To prove they don’t know what they are talking about, here’s a description, from a story, written by Simon Romero, in yesterday’s New York Times showing what a socialist regime would really look like. It’s from a story about the Venezuelan president, Hugo Chavez, and his latest power grab, including his attempt to abolish term limits for his presidency, which would allow him to serve as leader of his country indefinitely. At the same time, he is proposing to alter the Venezuelan Constitution to impose stricter term limits on local governors and mayors to eliminate any challenge from them to his authority. In addition, Chavez is seizing industries, nationalizing them, centralizing his power, and shutting down TV and radio stations critical of him.
Here’s the money quote that perfectly describes his version of state socialism:
Mr. Chávez’s proposals would centralize his control over political institutions even further, potentially weakening opponents...Mr. Chávez’s current term expires in 2012...There is nothing in the Democratic Party platform or the policies and positions of any mainstream Democratic candidate that remotely resembles this. No Democrat, indeed no organized labor official, proposes to seize corporations from their rightful owners to nationalize them.
“We are entering a new stage implying more intensive state control of society,” said Steve Ellner, a political scientist at Oriente University in eastern Venezuela...
...He has nationalized telecommunications, electricity and oil companies; forged a single socialist party for his followers; deepened alliances with countries like Cuba and Iran; and sped the distribution of billions of dollars for local governing entities called communal councils.
There is a debate in America between advocates of a pure market-based economic system and those who want a mixed system that would basically keep the free market intact but would enact legislation to ensure health and safety regulations in the workplace, the right to collective bargaining, minimum wage laws, and discourage outsourcing through tax incentives to companies that stay in the U.S. and hire American workers. This is all part of the larger debate on the role of government in helping the middle class and poor people. But it’s not about taking over industries or income redistribution.
The debate is actually twofold. It’s partly about how much regulation we need to protect health, safety, and wages without placing too onerous a burden on businesses and discouraging economic growth. Get the balance wrong and you either have a drag on the economy as businesses fail or a free for all where people get sick from unsafe products and the middle class sinks into poverty.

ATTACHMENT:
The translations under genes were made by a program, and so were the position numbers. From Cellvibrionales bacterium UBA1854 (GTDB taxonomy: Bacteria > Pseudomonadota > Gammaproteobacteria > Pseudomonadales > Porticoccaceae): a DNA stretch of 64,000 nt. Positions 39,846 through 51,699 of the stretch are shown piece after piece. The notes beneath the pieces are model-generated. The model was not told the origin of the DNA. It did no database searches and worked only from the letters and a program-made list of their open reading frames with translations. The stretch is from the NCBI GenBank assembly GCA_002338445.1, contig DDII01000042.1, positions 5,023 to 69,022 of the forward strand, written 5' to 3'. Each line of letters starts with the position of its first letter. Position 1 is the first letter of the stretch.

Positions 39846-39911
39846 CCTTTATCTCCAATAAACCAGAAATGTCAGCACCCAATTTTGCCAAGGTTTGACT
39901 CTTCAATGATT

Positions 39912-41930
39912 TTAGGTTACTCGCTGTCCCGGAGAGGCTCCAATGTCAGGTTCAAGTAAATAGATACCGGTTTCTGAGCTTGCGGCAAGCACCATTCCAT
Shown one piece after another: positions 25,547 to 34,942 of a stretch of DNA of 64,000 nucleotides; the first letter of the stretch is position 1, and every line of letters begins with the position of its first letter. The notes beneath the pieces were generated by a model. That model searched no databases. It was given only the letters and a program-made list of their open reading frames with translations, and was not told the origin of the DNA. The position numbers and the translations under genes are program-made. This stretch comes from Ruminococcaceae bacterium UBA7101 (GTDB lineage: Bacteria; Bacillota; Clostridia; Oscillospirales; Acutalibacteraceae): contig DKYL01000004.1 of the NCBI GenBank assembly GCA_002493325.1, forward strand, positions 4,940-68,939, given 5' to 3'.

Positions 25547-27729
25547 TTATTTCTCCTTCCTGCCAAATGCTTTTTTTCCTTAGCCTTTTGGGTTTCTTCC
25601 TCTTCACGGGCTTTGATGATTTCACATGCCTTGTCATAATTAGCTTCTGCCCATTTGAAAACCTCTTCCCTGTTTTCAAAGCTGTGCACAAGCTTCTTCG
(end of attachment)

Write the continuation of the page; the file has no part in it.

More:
And this debate is also about which services we as citizens wish to fund, through taxes, for the common good. Do we, as a society, believe that funding public education, health care, Social Security, street repair, traffic control, police protection, and a myriad of other services have value? Do we want to pay for some of these things and leave others to the individual? Which ones do we fund and which do we leave alone? Those are fair questions for discussion. None of these topics include nationalizing the oil industry or turning healthcare over to government run clinics. Indeed, in America we are more apt to discuss how to privatize services than how to nationalize them. So, the debate is more likely to be about which services, traditionally provided by the government, we should keep and which should be contracted out, not which industries we should seize next.
Another area for debate is which branch of government should provide those services. What is the role of the federal government versus the state and local governments? The traditional conservative approach is to devolve power down to the level closest to the people, while liberals have favored greater involvement at the federal level to provide services to the broadest number of people.
In terms of efficiency, the arguments can go either way. We can gain economies of scale by providing services, like Medicare, at the federal level to the entire nation. On the other hand, money can be saved and duplication of effort eliminated by letting each state and municipality design its own system to meet local needs.
As you can see, there are real policy differences between the parties, but none of them are anti-capitalist or pro-socialist. One party favors a more ideologically pure and robust free market system with more sweeping laissez fair. The other party is more pragmatic and favors some government regulation for health, safety, wage protection and a safety net beneath which nobody would fall. The real argument is how much regulation and service to provide and how to fund it?
It’s important to present the real debate and give voters a true choice. It’s equally important not to misuse labels because once you start throwing around inaccurate accusations, you trivialize the language. The problem with crying wolf is that once you call Hillary Clinton and John Edwards socialists, when Hugo Chavez comes along and really threatens democracy and capitalism, people will no longer heed your warnings because the very word socialist will have ceased to have real meaning.